of our reach. Even our amusements were most businesslike, spurred on

by such advice as:

“You must see it; otherwise, you will never know America!”

“What? You haven’t been in a burlesque? Well, but then you haven’t

seen America! Why, that is the most vulgar spectacle in the world!

You can see it only in America!”

“What? You haven’t been to the automobile races? Excuse me, but

you don’t know what America is!”

It was on a bright October morning that we made our way by auto-

mobile out of New York to an agricultural exhibit in the little town

of Danbury, in the state of Connecticut.

We will say nothing here about the roads on which we traveled. That

would take time, inspiration, a special chapter.

The red autumnal landscape stretched on both sides of the road. The

leafage was red-hot, and when it seemed that nothing in the world

could be redder there appeared another grove of maddeningly Indian

color. That was not the design of the forest around Moscow, to which

our eyes were accustomed, where you will find red and bright yellow

and soft brown. Here everything flamed as in a sunset, and this amaz-

ing conflagration around New York, this Indian sylvan gorgeousness,

continued all through October.

A roar and a clatter was heard as we approached Danbury. The flock

of automobiles rested on the slopes of a little valley that was still green.

There the exhibit was laid out. Policemen stretched out their arms for-

biddingly, chasing us from one place to another. We finally found a

place for the automobile and went to the stadium.

At the round tribune the roar was heartrending, and over the high

walls of the stadium flew small stones and hot sand, thrown up by

machines around the sharp turn. It would have been easy to lose an

eye or a tooth. We hastened our footsteps, shielded ourselves with our

arms, just as the Pompeians must have done when their native city was

perishing in a volcanic eruption.

We had to wait in a small queue to buy tickets. Around us was the

clatter of a drab, provincial fair. The vendors, who have been described

more than once by O. Henry, loudly praised their wares: strange alumi-

num whistles, carved swagger sticks, sticks crowned with dolls, all the

trash found at a fair. A cow with beautiful eyes and long eyelashes was

being led away. The beauty swung her udder enticingly. The owner

of the mechanical organ danced to the tune of the deafening music of

his contraption. A swing in the shape of a boat attaché to a green

metallic rigging made a complete circle. When those who were swing-

ing were high in the sky, their heads down, the purehearted and hysteri-

cal feminine scream that broke forth carried us at once from the state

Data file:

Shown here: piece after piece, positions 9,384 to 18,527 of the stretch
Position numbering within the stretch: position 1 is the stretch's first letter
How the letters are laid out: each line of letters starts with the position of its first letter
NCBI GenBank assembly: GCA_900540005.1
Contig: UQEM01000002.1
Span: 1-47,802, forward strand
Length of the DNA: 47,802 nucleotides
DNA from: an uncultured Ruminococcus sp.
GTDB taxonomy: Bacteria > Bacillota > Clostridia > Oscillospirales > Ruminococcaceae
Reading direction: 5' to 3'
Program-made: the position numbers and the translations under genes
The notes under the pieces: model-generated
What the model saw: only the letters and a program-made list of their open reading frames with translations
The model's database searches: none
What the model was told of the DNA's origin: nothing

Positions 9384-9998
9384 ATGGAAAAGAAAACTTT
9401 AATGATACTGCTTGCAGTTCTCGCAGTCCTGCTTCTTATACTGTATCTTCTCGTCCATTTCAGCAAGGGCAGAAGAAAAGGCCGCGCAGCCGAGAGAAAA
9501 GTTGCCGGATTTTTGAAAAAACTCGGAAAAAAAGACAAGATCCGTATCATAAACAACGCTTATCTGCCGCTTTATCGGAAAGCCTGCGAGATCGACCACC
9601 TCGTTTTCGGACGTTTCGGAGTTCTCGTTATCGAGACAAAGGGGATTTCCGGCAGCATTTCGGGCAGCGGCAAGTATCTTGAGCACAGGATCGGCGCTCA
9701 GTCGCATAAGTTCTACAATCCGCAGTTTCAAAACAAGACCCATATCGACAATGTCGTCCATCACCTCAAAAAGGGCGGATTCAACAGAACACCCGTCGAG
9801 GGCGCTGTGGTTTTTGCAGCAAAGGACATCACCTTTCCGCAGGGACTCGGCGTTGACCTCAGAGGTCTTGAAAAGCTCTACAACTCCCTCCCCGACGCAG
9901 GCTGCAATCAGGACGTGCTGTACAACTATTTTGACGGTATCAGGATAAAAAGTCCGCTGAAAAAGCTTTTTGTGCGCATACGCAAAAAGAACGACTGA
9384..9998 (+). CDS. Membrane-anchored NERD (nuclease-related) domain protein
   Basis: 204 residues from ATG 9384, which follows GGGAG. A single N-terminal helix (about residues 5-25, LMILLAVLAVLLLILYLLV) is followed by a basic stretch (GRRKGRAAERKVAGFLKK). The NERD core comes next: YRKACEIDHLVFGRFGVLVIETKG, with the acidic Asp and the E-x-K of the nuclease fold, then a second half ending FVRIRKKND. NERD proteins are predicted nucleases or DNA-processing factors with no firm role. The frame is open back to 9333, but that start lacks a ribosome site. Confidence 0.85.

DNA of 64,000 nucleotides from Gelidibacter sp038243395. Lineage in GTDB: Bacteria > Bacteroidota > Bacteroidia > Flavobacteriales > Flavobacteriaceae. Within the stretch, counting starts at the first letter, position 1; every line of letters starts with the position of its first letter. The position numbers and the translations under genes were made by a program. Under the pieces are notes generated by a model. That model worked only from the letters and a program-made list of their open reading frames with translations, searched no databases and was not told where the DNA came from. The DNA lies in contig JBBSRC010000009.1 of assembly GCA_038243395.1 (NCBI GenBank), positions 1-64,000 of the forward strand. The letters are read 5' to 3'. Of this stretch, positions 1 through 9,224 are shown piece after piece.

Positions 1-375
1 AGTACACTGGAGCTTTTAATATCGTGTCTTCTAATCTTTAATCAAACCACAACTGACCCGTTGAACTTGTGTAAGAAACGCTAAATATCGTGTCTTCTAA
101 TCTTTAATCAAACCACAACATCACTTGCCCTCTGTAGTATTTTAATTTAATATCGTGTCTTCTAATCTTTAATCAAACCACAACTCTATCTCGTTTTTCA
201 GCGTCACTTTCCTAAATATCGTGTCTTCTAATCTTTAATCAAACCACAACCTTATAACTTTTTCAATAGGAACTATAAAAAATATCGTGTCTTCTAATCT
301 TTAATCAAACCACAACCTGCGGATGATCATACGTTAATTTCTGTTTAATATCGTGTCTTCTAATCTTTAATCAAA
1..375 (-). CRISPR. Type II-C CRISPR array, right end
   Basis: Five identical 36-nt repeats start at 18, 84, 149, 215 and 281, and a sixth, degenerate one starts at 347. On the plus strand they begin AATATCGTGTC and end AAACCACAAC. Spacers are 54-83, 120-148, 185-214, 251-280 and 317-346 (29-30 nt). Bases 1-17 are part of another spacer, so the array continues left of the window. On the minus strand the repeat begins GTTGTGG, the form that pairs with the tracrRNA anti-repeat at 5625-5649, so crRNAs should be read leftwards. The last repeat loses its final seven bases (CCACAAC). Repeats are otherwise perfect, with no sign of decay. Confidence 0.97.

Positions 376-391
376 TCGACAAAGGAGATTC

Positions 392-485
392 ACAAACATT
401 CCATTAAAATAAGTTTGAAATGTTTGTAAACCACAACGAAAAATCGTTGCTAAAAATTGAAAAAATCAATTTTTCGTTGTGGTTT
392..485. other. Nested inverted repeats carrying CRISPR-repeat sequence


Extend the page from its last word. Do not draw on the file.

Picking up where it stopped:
of Connecticut to the state of Moscow, to the Park of Culture and Rest.

The vendors of salted nuts and cheese-cracker sandwiches yelled at the

top of their voices.

An automobile race is an empty spectacle, dreary and morbid. Red,

white, and yellow racing machines with straddling wheels and num-

bers painted on the sides, shooting out like rocket volleys, flew past us.

One round was succeeded by the next. Five, six, sometimes ten, ma-

chines competed at the same time. The audience roared. It was fright-

fully boring. The only thing that could possibly amuse the public would

be an automobile accident. As a matter of fact, that is what people came

here for. At last it occurred. Suddenly, alarm signals were heard. Every-

one jumped from his seat. One of the automobiles flew off the track

while going full speed. We were still pushing our way through the

crowd which surrounded the stadium when we heard the frightful

baying of the ambulance. Through its windowpanes we managed to see

the injure driver. He no longer wore his leather helmet. He sat there,

holding on to his blue skull with both hands. He hand an angry look.

He had lost the prize for which he had risked his life.

In the intervals between heats, on a wooden platform inside the cir-

cle, circus comedians were playing a scene which portrayed four clumsy

fellows building a house. Naturally, bricks fell on the four fools. They

smeared each other with the cement mixture. They beat each other with

hammers by mistake, and in sheer self-forgetfulness sawed off their

own legs. All this concoction of tricks, which had its origin in the dis-

tant antiquity of Greece and Rome and is still brilliantly carried on by

such great master clowns like Fratellini, was excellently done by the

clowns of the Danbury fair. It is always pleasant to watch good circus

work, and its ways, polished through ages, are never boresome.

The fair came to an end. The visitors in the wooden pavilions were

few in number. On long tables in the pavilions lay large lacquered vege-

tables that seemed inedible. The orchestras performed farewell marches,

and all the visitors en masse, raising clouds of dust over the clean dark-

yellow sand, made their way to their automobiles. Here were demon-

strated (and sold, of course) trailers for automobiles. 

Pairs of Americans, in most cases composed of man and wife, would

go inside and exclaim for a long time, impressed by the trailers. They

examined the enticing inside of the trailer, the comfortable beds, the

lace curtains on the windows, the couch, the convenient and simple

metal stove. What could be better? You attach a trailer like that to an

automobile, drive out of the thundering city, and drive and drive to

wherever your eyes may lead you. That is, you know where you are

driving. The eyes “look into the forest,” and they see the Great Lakes,

the beaches of the Pacific Ocean, the canyons, and the broad rivers.

Groaning, man and wife would crawl out of a trailer. It was to ex-

pensive. Here in Danbury were trailers at $350 and some at $700. But

where can you get $700? Where can you get the time for a long trip?

The long columns of machines flew soundlessly back to New York,

and after an hour and a half at a good clip we saw the flaming sky.

Skyscrapers shone from top to bottom. Over the earth gleamed the flow-